WO1992012722A1 (en) * 1990-01-17 1992-08-06 The Regents Of The University Of California Antifreeze glycopeptide compositions to protect cells and tissues during freezing
US5348852A (en) * 1990-08-10 1994-09-20 Analytical Control Systems Inc. Diagnostic and therapeutic compositions
US5358931A (en) * 1990-01-17 1994-10-25 The Regents Of The University Of California Interaction of thermal hysteresis proteins with cells and cell membranes and associated applications
US5439667A (en) * 1991-09-20 1995-08-08 Camiener; Gerald W. Method for preserving tissue for microscopic examination using an osmotically controlled glyoxal solution
US5504002A (en) * 1993-04-06 1996-04-02 National Federation Of Agricultural Cooperative Associations Cryopreserving bovine embryos with a composition comprising 4% ethylen E glycol, 4% propanediol, and bovine albumin having a lipid content of 2.5 ug or more
US5761913A (en) * 1996-10-24 1998-06-09 Winterlab Limited Ribbon-freezing method and apparatus
US5807598A (en) * 1996-11-12 1998-09-15 Winterlab Limited Method of reconstituting meat
US5977153A (en) * 1991-09-20 1999-11-02 Camiener; Gerald W. Solid aldehyde and antimicrobial compositions useful as fixatives, preservatives and embalming agents
US6004607A (en) * 1998-06-11 1999-12-21 Krafts Foods, Inc. Chilling of meat products
US6248381B1 (en) 1999-08-11 2001-06-19 Winterlab Limited Method of reconstituting meat from trims
US6347525B2 (en) 1996-01-30 2002-02-19 Organogenesis Inc. Ice seeding apparatus for cryopreservation systems
WO2004004472A1 (en) 2002-07-03 2004-01-15 Winterlab Limited Method of freezing meat in a marinade
US6679070B1 (en) 2002-08-29 2004-01-20 Winterlab Method for identifying thawed and refrozen products
US20040166212A1 (en) * 2003-02-26 2004-08-26 Winterlab Limited Method of producing a frozen marinated reconstituted meat product
US20050153035A1 (en) * 2004-01-12 2005-07-14 Winterlab Limited Presentation board for freezing meat product
WO2007043984A2 (en) 2004-09-10 2007-04-19 Winterlab Method for determining composition balance of cooled brine
US20080199583A1 (en) * 2007-02-16 2008-08-21 Winterlab Limited Method for ensuring the use of brine with an optimal composition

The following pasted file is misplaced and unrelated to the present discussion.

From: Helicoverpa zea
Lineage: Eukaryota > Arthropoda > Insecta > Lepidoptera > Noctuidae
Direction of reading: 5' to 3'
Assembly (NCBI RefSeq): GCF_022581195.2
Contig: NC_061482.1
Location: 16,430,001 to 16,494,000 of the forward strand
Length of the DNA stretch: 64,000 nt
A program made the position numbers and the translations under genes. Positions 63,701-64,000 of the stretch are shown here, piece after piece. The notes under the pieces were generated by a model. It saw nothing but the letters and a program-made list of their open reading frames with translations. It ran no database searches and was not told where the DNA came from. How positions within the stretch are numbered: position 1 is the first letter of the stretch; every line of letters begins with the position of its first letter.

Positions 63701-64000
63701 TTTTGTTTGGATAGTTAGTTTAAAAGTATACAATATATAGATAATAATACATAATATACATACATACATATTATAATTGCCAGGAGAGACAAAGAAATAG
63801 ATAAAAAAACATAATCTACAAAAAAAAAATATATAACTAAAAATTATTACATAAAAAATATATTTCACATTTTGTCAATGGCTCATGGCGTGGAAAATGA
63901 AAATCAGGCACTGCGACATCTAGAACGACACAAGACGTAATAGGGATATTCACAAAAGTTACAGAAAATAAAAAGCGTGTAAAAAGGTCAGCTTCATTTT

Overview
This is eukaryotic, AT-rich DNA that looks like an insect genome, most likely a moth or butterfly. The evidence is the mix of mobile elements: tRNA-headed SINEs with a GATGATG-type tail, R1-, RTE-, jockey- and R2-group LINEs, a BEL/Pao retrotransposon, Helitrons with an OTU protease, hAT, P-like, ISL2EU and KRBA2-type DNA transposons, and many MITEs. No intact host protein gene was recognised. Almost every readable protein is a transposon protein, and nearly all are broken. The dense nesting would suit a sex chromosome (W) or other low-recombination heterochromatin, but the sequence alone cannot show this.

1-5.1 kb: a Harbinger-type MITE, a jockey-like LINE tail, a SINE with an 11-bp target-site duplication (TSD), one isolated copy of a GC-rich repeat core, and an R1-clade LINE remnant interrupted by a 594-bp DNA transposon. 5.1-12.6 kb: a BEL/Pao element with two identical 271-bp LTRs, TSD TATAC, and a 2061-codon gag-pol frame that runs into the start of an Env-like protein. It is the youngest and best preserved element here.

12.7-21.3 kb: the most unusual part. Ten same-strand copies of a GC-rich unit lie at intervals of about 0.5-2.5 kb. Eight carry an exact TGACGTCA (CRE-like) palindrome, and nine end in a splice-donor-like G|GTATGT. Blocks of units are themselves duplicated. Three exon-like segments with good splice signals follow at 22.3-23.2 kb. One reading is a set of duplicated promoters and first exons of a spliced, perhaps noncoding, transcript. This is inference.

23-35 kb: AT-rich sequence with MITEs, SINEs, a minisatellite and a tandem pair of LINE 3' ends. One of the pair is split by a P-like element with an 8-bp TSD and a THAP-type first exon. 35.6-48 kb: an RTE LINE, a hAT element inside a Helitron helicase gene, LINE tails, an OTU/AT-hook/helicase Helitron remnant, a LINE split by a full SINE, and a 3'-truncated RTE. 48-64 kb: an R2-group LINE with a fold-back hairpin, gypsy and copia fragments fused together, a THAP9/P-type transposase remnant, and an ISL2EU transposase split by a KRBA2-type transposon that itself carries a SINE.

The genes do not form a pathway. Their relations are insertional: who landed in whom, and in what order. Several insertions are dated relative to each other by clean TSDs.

Families Citing this family (7)

* Cited by examiner, † Cited by third party
Publication number Priority date Publication date Assignee Title
US6361933B1 (en) 1996-06-14 2002-03-26 Biostore New Zealand Limited Solutions for the preservation of tissues
US6037116A (en) * 1996-06-14 2000-03-14 Biostore New Zealand, Ltd. Compositions comprising betaine, sodium citrate and sodium chloride and methods for the preservation of biological materials
US6743575B2 (en) 1996-06-14 2004-06-01 Biostore New Zealand Ltd. Compositions and methods for the preservation of living tissues
US5962213A (en) * 1996-06-14 1999-10-05 Biostore New Zealand Limited Compositions and methods for the preservation of living tissues
US6114107A (en) * 1996-06-14 2000-09-05 Biostore New Zealand Limited Composition comprising raffinose, TMAO, sodium citrate and methods for the preservation of living tissues
US5879875A (en) * 1996-06-14 1999-03-09 Biostore New Zealand Compositions and methods for the preservation of living tissues
US7415832B2 (en) * 2003-10-07 2008-08-26 Winterlab Limited Method of freezing with brine

Citations (2)

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US4559298A (en) * 1982-11-23 1985-12-17 American National Red Cross Cryopreservation of biological materials in a non-frozen or vitreous state
US4840034A (en) * 1988-07-14 1989-06-20 Barnet L. Liberman Method of freezing vital body fluids

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Publication number Priority date Publication date Assignee Title
US4840035A (en) * 1988-07-14 1989-06-20 Barnet L. Liberman Method of freezing tissue

Patent Citations (2)

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Publication number Priority date Publication date Assignee Title